Blueberries-thumb-450x452-36184As the rover traverses the many craters on Mars and stops and analyzes each area, she has made many discoveries.  A major discovery at the landing site, as stated by NASA scientists, is that the area was at one time soaked with water.  This was determined by the vast number of spherules found at the site that were later determined to be hematite.  The spherules were nicknamed “blueberries” due to their shape and distribution. Also, in the false color images they appeared to be a bluish hue. Hematite is found on Earth and is known to be formed in the presence of water over a long period of time.  It is a mineral form of iron oxide.   This was a major discovery for the MER team. 
heatshield_rock_500 astronomy comAn unexpected discovery was Heat Shield Rock.  This is a Martian meteorite discovered near the heat shield that had fallen to the ground after the rover landed.  This will always be known as the first discovery of a meteorite on another planet.  The meteorite was pretty easy to spot against the background of Martian soil and rocks.  The “weathering” on a meteorite is quite distinct compared to any indigenous matter.
Erebus crater with solar panelsIronically the mission has been extended so long, in part due to the weather on Mars.  The rover’s power source is in the form of solar panels.  The surface of Mars is covered in fine dust and is very windy.  Several times over the course of the mission, the solar panels have been covered in dust.  The weather on Mars often includes dust devils.  These dust devils have been responsible for clearing the dust covered solar panels, thereby, rejuvenating the power to the rover.  This was an unexpected and happy event for the team.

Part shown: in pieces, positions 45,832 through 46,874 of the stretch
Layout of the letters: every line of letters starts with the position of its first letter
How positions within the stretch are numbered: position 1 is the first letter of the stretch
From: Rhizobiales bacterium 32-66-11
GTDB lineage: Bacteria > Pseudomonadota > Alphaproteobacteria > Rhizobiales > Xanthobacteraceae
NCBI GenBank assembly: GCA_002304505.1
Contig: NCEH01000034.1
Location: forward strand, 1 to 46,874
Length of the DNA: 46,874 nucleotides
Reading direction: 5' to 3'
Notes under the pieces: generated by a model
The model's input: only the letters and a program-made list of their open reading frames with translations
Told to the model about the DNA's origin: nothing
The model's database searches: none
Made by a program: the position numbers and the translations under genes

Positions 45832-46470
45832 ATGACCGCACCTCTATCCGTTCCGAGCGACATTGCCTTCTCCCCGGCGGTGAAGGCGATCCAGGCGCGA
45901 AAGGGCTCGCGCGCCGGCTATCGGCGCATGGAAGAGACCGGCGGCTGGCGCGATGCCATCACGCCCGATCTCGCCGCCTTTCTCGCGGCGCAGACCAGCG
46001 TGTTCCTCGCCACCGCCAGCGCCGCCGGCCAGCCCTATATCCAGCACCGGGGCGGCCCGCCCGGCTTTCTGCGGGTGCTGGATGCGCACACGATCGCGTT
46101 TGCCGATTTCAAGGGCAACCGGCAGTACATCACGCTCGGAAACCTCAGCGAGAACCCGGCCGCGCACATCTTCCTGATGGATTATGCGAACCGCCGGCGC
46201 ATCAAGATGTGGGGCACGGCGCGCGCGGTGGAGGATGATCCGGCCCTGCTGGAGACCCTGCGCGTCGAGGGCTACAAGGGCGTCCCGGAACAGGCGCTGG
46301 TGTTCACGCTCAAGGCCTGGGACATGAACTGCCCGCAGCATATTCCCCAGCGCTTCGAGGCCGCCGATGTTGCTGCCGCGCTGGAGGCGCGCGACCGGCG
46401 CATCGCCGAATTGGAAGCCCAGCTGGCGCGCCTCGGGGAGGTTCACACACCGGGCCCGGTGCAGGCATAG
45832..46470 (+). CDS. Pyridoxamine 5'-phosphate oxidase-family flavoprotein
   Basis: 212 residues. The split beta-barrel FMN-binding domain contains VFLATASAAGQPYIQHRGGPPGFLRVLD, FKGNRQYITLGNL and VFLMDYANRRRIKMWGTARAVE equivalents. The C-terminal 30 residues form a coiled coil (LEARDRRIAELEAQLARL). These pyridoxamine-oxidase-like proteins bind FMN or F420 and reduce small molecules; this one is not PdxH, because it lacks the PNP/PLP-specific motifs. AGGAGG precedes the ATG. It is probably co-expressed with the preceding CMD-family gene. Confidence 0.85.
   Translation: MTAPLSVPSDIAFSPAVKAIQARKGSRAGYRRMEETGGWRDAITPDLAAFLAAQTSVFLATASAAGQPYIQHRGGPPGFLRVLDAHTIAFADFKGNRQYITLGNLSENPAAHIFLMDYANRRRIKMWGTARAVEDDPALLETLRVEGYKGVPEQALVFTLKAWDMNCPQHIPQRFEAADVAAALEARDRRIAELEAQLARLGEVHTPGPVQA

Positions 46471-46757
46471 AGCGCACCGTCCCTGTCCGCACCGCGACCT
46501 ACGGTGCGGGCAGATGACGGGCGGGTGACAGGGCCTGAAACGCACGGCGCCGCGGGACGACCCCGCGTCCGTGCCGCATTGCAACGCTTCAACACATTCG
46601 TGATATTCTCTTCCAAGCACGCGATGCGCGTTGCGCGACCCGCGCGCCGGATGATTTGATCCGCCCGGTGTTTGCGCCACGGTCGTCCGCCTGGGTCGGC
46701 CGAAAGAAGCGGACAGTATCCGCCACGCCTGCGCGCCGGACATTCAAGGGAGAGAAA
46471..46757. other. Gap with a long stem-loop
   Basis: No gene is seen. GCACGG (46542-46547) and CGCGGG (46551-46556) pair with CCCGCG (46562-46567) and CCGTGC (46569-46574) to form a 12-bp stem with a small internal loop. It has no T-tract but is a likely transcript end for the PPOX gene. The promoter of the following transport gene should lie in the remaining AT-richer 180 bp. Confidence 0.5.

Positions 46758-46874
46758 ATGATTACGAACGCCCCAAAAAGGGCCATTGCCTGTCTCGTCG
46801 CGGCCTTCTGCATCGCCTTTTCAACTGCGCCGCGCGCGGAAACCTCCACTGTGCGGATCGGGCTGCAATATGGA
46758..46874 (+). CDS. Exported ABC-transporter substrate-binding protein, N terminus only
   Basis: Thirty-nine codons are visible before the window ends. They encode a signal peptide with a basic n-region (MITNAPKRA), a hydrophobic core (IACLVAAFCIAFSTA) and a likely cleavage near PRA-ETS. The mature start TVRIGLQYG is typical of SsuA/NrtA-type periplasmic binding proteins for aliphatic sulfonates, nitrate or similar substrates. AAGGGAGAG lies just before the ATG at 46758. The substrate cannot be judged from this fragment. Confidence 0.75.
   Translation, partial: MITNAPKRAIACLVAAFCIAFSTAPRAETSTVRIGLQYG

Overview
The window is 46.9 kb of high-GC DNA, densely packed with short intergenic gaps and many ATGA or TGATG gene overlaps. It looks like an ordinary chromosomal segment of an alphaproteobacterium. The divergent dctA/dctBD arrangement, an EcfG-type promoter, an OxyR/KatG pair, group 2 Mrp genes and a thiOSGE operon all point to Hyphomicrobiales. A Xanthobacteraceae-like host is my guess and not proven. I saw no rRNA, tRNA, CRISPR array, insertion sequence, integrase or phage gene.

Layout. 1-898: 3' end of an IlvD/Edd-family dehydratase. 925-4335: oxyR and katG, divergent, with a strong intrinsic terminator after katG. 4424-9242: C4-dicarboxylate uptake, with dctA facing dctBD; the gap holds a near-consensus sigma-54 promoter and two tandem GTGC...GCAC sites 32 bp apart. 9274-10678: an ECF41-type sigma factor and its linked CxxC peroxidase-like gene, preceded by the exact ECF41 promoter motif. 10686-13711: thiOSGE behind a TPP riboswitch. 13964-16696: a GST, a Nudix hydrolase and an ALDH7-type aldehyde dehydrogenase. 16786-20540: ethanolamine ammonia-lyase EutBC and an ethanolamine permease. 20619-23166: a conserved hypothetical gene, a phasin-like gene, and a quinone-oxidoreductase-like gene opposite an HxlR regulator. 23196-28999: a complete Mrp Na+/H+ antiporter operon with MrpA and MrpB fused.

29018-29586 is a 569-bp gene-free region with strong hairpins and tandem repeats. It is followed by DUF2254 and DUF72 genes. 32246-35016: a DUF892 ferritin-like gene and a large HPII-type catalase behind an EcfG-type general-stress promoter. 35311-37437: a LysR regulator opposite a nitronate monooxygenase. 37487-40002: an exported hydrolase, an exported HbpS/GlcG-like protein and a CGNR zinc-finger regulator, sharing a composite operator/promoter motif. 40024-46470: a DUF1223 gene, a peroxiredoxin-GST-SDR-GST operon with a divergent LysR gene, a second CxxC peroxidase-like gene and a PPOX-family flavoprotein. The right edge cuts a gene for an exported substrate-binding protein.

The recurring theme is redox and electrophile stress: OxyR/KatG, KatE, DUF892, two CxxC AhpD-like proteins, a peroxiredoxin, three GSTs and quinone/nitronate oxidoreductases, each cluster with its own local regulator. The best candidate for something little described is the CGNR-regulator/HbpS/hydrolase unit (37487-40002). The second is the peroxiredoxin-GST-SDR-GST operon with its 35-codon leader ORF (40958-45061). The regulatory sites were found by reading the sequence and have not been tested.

Opportunity has also made astronomical observations.  These include the transits of both natural satellites, Phobos and Deimos, across the face of the Sun.  The rover’s cameras have also photographed the Earth, which appears as an indistinct bright object in the Martian sky.  This reminds us of how small we really are.

homestake vein nasa jplSome of the major craters that Opportunity has visited include, Endurance Crater, Erebus Crater, Victoria Crater, and Endeavour Crater.  More recently at Endeavour Crater, Opportunity discovered a bright vein of gypsum.  This has been nicknamed “Homestake Vein”.  The identification of this substance is more strong evidence of water on Mars in the past.  Another recent discovery, in September 2012, at Endeavour Crater is a very dense accumulation of spherules that are different than the hematite spherules previously discovered.  It is stated that the spherules in question have a soft middle and crunchy outer layer.  They are still being investigated as to what their composition is. As of December
endeavour spherules nasa jpl

 2012, Opportunity Rover has been studying an area at the rim of Endeavour Crater called Matijevic Hill.  The mission scientists dubbed this portion of the mission a “walkabout”, referring to the human geologists that explore the perimeter of an area before the interior. 

Opportunity has endured a harsh climate and survived, perhaps thrived.  The credit for this must be given to the hundreds or thousands of passionate scientists who designed, developed, and implemented this mission. The Opportunity Rover is managed by a team at the Jet Propulsion Laboratory in Pasadena, Ca.  Recently, the mission deputy project scientist, Diana Blaney stated, “Almost nine years into a mission planned to last for three months, Opportunity is fit and ready for driving, robotic-arm operations and communication with Earth.”  There is more to behold from Opportunity in the future, stay tuned……
[Images NASA/JPL]